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The influence of genetic variability in IL1B and MIR146A on the risk of pleural plaques and malignant mesothelioma
Petra Piber, Neža Vavpetič, Katja Goričar, Vita Dolžan, Viljem Kovač, Alenka Franko, 2020, original scientific article

Abstract: Asbestos exposure is associated with the development of pleural plaques as well as malignant mesothelioma (MM). Asbestos fibres activate macrophages, leading to the release of inflammatory mediators including interleukin 1 beta (IL-1%). The expression of IL-1% may be influenced by genetic variability of IL1B gene or regulatory microRNAs (miRNAs). This study investigated the effect of polymorphisms in IL1B and MIR146A genes on the risk of developing pleural plaques and MM. Subjects and methods. In total, 394 patients with pleural plaques, 277 patients with MM, and 175 healthy control subjects were genotyped for IL1B and MIR146A polymorphisms. Logistic regression was used in statistical analysis. Results. We found no association between MIR146A and IL1B genotypes, and the risk of pleural plaques. MIR146A rs2910164 was significantly associated with a decreased risk of MM (OR = 0.31, 95% CI = 0.13%0.73, p = 0.008). Carriers of two polymorphic alleles had a lower risk of developing MM, even after adjustment for gender and age (OR = 0.34, 95% CI = 0.14%0.85, p = 0.020). Among patients with known asbestos exposure, carriers of at least one polymorphic IL1B rs1143623 allele also had a lower risk of MM in multivariable analysis (OR = 0.50, 95% CI = 0.28%0.92, p = 0.025). The interaction between IL1B rs1143623 and IL1B rs1071676 was significantly associated with an increased risk of MM (p = 0.050). Conclusions. Our findings suggest that genetic variability of inflammatory mediator IL-1% could contribute to the risk of developing MM, but not pleural plaques.
Keywords: asbestos, genetic variation, malignant mesothelioma, pleural plaques
Published in DiRROS: 16.07.2024; Views: 79; Downloads: 15
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Polymorphisms in folate pathway and pemetrexed treatment outcome in patients with malignant pleural mesothelioma
Katja Goričar, Viljem Kovač, Vita Dolžan, 2014, original scientific article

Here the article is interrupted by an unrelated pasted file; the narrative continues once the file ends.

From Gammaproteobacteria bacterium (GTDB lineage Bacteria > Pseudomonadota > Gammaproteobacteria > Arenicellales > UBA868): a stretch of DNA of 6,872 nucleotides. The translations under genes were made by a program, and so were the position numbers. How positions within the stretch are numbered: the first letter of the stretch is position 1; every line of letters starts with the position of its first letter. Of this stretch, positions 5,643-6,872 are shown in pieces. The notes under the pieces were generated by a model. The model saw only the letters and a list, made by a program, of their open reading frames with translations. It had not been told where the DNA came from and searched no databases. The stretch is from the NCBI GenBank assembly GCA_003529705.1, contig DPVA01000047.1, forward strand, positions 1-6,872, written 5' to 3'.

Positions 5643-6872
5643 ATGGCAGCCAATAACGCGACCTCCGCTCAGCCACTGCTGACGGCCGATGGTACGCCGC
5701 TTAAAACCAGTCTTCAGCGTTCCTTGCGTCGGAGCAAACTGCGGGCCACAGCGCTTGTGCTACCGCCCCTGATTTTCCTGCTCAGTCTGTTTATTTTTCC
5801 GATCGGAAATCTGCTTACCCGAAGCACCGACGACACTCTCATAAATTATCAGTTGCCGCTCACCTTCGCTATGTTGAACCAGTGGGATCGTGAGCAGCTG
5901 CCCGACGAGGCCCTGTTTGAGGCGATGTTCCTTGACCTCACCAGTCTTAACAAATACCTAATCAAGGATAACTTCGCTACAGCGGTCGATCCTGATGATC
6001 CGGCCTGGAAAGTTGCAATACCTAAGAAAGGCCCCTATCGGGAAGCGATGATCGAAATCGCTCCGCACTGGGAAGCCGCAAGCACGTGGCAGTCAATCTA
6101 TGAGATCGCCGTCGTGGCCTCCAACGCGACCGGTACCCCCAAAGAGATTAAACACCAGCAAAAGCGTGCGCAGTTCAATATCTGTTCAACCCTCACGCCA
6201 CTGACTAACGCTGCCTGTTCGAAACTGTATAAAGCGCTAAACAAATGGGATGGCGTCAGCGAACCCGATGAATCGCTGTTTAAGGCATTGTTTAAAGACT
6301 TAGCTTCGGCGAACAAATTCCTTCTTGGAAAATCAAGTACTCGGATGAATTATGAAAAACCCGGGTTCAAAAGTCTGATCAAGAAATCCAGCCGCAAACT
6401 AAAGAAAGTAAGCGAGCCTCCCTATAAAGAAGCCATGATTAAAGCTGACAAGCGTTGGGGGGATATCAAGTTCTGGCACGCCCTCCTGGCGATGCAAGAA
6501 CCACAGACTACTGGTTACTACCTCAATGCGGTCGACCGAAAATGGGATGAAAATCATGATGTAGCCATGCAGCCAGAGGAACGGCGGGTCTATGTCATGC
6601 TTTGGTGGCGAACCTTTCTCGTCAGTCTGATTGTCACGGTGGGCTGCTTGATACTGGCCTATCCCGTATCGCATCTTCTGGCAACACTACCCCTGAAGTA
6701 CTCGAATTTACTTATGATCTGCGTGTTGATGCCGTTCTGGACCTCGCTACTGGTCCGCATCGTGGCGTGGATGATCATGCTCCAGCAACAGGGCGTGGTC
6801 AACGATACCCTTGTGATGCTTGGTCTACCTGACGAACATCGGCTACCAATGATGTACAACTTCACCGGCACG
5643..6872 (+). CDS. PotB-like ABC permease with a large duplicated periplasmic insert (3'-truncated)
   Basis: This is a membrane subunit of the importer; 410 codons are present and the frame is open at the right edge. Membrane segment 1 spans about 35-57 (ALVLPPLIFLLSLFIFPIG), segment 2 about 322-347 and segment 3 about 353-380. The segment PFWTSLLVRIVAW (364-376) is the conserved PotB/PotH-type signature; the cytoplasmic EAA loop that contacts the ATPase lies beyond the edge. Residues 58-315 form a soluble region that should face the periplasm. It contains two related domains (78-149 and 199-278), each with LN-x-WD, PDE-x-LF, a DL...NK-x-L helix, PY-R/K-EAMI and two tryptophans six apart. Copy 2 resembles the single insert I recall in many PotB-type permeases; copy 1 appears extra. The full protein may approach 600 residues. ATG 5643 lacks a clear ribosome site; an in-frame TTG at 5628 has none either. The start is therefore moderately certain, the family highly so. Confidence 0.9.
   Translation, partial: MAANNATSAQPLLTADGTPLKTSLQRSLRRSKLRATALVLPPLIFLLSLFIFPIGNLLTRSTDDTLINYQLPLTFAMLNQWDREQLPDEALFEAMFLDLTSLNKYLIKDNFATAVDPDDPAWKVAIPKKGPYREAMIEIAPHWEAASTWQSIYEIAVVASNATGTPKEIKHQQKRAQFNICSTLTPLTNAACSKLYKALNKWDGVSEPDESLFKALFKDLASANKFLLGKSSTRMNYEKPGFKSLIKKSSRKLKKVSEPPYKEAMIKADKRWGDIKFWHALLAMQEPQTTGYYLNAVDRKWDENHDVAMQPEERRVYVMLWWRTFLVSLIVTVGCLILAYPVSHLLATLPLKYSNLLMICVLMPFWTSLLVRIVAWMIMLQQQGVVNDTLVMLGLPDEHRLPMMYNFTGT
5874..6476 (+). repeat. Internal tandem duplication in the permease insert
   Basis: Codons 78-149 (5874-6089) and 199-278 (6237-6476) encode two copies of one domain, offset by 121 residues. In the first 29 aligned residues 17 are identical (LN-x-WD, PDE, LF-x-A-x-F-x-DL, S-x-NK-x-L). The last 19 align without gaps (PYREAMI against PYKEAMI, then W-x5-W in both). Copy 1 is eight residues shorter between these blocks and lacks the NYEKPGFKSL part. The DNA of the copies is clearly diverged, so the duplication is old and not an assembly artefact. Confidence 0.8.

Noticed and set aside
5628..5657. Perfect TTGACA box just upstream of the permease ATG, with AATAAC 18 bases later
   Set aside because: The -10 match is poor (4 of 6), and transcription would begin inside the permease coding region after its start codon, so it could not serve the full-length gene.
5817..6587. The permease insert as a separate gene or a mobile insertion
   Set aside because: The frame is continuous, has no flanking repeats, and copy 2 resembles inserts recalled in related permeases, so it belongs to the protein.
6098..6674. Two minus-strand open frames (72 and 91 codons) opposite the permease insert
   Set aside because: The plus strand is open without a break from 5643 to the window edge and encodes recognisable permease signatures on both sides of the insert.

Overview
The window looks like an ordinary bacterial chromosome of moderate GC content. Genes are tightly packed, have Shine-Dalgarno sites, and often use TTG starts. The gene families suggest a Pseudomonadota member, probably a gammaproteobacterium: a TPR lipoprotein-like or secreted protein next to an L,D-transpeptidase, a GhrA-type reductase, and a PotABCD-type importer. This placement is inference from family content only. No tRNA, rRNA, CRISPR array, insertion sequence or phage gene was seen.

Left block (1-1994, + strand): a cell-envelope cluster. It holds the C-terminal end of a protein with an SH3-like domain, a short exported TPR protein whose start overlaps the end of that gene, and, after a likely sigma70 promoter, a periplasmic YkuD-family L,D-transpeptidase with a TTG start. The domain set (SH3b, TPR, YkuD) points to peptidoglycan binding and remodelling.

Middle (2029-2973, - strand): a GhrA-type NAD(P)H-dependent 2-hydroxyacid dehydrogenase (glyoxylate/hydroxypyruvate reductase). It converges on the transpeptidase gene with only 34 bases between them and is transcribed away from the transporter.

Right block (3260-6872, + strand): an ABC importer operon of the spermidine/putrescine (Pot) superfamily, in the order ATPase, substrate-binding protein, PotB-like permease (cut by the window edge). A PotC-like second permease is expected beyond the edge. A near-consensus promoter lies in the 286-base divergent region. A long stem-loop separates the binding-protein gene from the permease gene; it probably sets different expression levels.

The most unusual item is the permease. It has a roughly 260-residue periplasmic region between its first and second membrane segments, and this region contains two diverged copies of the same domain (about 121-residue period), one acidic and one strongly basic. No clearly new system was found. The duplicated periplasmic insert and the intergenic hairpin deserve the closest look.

Abstract: Introduction. A combination of pemetrexed and cisplatin has been shown to improve the outcome in patients with malignant pleural mesothelioma (MPM), however, there is a great heterogeneity in treatment response among patients. The aim of our study was to evaluate the influence of polymorphisms in folate pathway and transporter genes on pemetrexed treatment outcome in Slovenian patients with MPM. Methods. MPM patients treated with pemetrexed in the course of a prospective randomized clinical trial were genotyped for nineteen polymorphisms in five genes of folate pathway and six transporter genes. Logistic regression was used to assess the influence of polymorphisms on treatment efficacy and toxicity, while Cox regression was used to determine their influence on progression-free and overall survival. Results. Patients with at least one polymorphic MTHFD 1 rs2236225 allele had a significantly lower response rate (p = 0.005: odds ratio [OR] = 0.12; 95% confidence interval [CI] = 0.03-0.54) and shorter progression-free survival (p = 0.032: hazard ratio [HR) = 3.10: 95% CI = 1.10-8.74) than non-carriers. Polymorphisms in transporter genes did not influence survival; however, several were associated with toxicity. Liver toxicity was significantly lower in carriers of polymorphic ABCC2 rs2273697 (p = 0.028: OR = 0.23; 95% CI = 0.06-0.85). SLC01Bl rs4149056 (p = 0.028: OR = 0.23: 95% CI = 0.06-0.85) and rsll045879 (p = 0.014: OR = 0.18; 95% CI = 0.05-0.71) alleles compared to non-carriers, as well as in patients with SLC01Bl GCAC haplotype (p = 0.048; OR = 0.17; 95% CI = 0.03-0.98). Gastrointestinal toxicity was much more common in patients with polymorphic ABCC2 rs717620 allele (p = 0.004: OR = 10.67; 95% CI = 2.15-52.85) and ABCC2 CAG haplotype (p = 0.006: OR = 5.67: 95% CI = 1.64-19.66). Conclusions. MTHFD 1 polymorphism affected treatment response and survival. while polymorphisms in ABCC2 and SLC01Bl transporter genes influenced the risk for toxicity. These polymorphisms could serve as potential markers of pemetrexed treatment outcome in patients with MPM.
Keywords: polymorphisms, folate pathway, mesothelioma
Published in DiRROS: 16.04.2024; Views: 250; Downloads: 63
.pdf Full text (605,70 KB)